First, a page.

I agree with those who hold that one of poetry’s major ambitions should be to refresh the language. Through engagement and interrogation of words shared in common, poems can bring us closer to meaning what we mean. An example of the kind of interrogation I mean is evident in this week’s poem from fellow CantoMundo poet Elizabeth Acevedo’s new chapbook, Beastgirl & Other Origin Myths (YesYes Books).
In the poem below, Acevedo turns a “shitty pick-up line” on its head. The poem’s engagement with the phrase “the body is a temple” quickly turns a confrontation with a stranger into a meditation on language. This move opens up a rich territory of lyric meaning; in subverting the phrase, the speaker is able to both contradict its “pick-up line” intention while also raising the words to a higher meaning. By the end of the poem, the space of tired language and cliche is reclaimed by the speaker as a personal respite for “the pure / holy of instinct.”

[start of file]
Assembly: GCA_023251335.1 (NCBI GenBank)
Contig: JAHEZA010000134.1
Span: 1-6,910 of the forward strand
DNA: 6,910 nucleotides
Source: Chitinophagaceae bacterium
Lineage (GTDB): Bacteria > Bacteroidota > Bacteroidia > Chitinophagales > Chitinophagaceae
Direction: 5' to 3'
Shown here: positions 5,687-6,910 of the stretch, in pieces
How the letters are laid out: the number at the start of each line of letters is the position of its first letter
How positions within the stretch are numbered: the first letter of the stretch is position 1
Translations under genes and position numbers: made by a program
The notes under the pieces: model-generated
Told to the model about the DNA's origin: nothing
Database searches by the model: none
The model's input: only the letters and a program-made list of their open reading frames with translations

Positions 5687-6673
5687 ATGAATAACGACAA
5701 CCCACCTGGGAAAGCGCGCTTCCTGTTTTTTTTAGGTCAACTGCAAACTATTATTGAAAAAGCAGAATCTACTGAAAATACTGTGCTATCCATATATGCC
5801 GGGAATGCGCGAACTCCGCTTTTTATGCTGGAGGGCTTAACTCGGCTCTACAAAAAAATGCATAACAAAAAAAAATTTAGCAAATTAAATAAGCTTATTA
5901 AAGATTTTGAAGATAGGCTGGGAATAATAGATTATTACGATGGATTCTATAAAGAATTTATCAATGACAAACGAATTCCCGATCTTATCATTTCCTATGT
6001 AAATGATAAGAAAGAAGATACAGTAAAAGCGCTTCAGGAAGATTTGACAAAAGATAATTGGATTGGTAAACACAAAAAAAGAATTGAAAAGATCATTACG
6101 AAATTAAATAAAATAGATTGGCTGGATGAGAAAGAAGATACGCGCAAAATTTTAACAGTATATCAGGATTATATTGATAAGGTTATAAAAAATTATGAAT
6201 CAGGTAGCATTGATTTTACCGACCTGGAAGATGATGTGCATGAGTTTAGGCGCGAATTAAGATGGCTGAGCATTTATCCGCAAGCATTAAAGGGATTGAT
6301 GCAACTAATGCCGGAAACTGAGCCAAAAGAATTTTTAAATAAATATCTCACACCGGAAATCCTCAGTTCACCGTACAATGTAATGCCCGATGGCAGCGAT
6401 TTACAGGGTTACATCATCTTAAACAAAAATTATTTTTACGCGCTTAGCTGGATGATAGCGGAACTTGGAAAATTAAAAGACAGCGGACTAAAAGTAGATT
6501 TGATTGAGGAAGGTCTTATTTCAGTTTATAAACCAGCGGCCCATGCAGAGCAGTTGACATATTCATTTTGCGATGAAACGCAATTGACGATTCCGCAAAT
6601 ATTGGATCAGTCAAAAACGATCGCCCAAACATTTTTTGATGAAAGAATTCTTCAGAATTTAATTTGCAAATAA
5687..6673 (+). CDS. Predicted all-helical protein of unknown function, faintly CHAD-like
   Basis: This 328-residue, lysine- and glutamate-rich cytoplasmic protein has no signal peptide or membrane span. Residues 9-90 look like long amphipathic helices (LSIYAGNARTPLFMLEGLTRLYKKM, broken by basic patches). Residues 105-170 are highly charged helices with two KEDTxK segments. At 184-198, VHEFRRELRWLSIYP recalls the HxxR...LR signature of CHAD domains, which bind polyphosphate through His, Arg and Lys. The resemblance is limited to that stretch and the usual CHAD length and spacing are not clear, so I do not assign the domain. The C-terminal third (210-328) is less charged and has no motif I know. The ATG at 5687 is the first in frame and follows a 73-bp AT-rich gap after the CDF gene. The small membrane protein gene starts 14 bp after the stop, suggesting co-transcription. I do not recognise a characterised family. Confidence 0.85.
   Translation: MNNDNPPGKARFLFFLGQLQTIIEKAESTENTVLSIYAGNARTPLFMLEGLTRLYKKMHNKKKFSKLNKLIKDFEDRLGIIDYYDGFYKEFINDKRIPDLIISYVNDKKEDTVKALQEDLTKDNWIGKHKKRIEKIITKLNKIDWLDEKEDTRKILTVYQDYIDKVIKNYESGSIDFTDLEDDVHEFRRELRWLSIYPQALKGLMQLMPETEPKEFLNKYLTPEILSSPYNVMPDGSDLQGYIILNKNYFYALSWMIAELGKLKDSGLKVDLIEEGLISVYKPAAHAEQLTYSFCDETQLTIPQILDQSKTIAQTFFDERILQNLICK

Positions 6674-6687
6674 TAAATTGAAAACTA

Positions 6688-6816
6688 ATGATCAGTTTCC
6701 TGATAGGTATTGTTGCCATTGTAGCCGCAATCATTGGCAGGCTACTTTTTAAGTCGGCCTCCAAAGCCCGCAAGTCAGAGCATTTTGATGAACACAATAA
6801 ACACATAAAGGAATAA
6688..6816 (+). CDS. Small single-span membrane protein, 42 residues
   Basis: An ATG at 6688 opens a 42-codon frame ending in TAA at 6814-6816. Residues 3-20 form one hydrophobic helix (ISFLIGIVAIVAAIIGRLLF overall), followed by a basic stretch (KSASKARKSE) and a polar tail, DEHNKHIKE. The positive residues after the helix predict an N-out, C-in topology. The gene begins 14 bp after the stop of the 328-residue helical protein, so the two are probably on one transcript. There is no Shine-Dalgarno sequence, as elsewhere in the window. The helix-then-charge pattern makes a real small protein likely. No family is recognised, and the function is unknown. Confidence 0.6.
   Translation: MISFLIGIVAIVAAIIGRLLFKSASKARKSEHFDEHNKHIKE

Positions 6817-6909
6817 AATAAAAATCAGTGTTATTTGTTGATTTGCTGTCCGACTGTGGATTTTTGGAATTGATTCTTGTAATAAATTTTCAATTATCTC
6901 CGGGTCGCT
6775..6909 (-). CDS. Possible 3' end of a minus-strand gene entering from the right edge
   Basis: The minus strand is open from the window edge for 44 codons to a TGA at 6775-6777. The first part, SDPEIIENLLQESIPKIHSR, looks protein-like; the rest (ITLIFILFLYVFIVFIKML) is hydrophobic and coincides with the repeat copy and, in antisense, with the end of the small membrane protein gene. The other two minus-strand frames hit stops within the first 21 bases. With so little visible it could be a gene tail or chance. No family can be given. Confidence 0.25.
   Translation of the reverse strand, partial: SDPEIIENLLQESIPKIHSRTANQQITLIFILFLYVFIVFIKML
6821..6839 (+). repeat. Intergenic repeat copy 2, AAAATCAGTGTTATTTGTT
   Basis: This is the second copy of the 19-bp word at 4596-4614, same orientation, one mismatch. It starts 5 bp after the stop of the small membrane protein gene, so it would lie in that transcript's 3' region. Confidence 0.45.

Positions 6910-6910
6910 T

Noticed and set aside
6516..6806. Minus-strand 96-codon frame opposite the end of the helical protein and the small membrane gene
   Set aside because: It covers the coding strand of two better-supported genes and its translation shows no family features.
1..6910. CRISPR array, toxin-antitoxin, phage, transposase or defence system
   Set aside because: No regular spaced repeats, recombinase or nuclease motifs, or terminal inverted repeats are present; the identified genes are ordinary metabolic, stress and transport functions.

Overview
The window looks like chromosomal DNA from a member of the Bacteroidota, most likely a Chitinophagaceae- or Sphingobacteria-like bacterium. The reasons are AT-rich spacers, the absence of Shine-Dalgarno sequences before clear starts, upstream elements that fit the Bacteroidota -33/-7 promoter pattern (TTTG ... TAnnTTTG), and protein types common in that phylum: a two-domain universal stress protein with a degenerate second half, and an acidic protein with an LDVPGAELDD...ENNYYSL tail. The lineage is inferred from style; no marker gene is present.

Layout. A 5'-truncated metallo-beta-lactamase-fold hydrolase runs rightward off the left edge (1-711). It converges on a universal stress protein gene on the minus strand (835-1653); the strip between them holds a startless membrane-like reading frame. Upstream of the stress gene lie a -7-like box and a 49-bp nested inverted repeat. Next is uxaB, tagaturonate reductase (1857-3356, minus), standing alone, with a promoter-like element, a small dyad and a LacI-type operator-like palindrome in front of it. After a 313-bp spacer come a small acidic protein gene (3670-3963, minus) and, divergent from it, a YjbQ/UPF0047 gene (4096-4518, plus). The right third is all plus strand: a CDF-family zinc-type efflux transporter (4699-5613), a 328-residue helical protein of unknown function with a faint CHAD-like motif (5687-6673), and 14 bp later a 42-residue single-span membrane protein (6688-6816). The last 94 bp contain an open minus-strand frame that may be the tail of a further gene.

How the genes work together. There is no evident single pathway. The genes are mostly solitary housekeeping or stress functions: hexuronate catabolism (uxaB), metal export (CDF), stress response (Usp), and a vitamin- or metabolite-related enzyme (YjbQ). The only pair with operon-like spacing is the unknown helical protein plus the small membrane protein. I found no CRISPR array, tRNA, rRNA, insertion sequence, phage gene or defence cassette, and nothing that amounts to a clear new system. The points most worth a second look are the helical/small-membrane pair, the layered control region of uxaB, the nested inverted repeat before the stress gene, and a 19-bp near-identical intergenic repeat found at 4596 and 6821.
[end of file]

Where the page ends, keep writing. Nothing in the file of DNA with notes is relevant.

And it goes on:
Stranger Tells Me My Body Be a Temple – Elizabeth Acevedo
and so I show him where
I have stuck my fingernails
beneath this chipping paint
spat on the stained glass
used crooked backbone as scaffolding
knowing it won’t hold up a broken ceiling.
I tell him, I’ve glugged down
the church wine and given sermon.
Men flock but they never seem to come
for their spirits. If it were up to me
I’d burn this altar nightly
and dance alone in the rubble
pray that shitty pick-up line elsewhere.
Because if anything this body is the pure
holy of instinct
like closing your eyes
and guiding an earring
into long ago pierced flesh.
P.S. If you’re in the Cincinnati area next week, make sure to check out Elizabeth Acevedo’s performance at Xavier University:
Time: 7:00 PM until 8:00 PM
Date: Tuesday, September 27, 2016
Location: Xavier University, Gallagher Student Center
To find out more about Elizabeth’s work and upcoming performances, check out her site.